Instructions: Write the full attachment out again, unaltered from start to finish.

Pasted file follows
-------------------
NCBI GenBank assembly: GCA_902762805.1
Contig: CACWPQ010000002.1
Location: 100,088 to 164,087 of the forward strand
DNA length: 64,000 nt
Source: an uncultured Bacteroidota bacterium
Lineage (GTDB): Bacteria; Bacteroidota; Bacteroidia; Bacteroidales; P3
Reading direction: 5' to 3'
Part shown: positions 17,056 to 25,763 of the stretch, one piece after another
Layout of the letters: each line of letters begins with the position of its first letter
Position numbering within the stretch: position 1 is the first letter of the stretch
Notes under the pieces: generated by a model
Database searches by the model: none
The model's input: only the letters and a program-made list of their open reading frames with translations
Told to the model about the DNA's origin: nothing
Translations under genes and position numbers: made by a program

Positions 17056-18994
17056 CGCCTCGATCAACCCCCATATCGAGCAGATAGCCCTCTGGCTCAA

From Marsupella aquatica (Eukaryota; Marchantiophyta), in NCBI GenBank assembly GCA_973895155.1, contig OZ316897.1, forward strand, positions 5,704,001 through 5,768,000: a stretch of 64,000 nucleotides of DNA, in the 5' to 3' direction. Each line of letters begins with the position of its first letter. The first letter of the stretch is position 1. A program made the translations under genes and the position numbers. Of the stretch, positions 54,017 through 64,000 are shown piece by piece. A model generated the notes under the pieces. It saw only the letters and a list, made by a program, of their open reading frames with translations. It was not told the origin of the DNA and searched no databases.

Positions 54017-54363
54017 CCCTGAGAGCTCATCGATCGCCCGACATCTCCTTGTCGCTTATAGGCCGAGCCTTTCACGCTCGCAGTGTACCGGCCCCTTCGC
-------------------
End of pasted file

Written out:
NCBI GenBank assembly: GCA_902762805.1
Contig: CACWPQ010000002.1
Location: 100,088 to 164,087 of the forward strand
DNA length: 64,000 nt
Source: an uncultured Bacteroidota bacterium
Lineage (GTDB): Bacteria; Bacteroidota; Bacteroidia; Bacteroidales; P3
Reading direction: 5' to 3'
Part shown: positions 17,056 to 25,763 of the stretch, one piece after another
Layout of the letters: each line of letters begins with the position of its first letter
Position numbering within the stretch: position 1 is the first letter of the stretch
Notes under the pieces: generated by a model
Database searches by the model: none
The model's input: only the letters and a program-made list of their open reading frames with translations
Told to the model about the DNA's origin: nothing
Translations under genes and position numbers: made by a program

Positions 17056-18994
17056 CGCCTCGATCAACCCCCATATCGAGCAGATAGCCCTCTGGCTCAA

From Marsupella aquatica (Eukaryota; Marchantiophyta), in NCBI GenBank assembly GCA_973895155.1, contig OZ316897.1, forward strand, positions 5,704,001 through 5,768,000: a stretch of 64,000 nucleotides of DNA, in the 5' to 3' direction. Each line of letters begins with the position of its first letter. The first letter of the stretch is position 1. A program made the translations under genes and the position numbers. Of the stretch, positions 54,017 through 64,000 are shown piece by piece. A model generated the notes under the pieces. It saw only the letters and a list, made by a program, of their open reading frames with translations. It was not told the origin of the DNA and searched no databases.

Positions 54017-54363
54017 CCCTGAGAGCTCATCGATCGCCCGACATCTCCTTGTCGCTTATAGGCCGAGCCTTTCACGCTCGCAGTGTACCGGCCCCTTCGC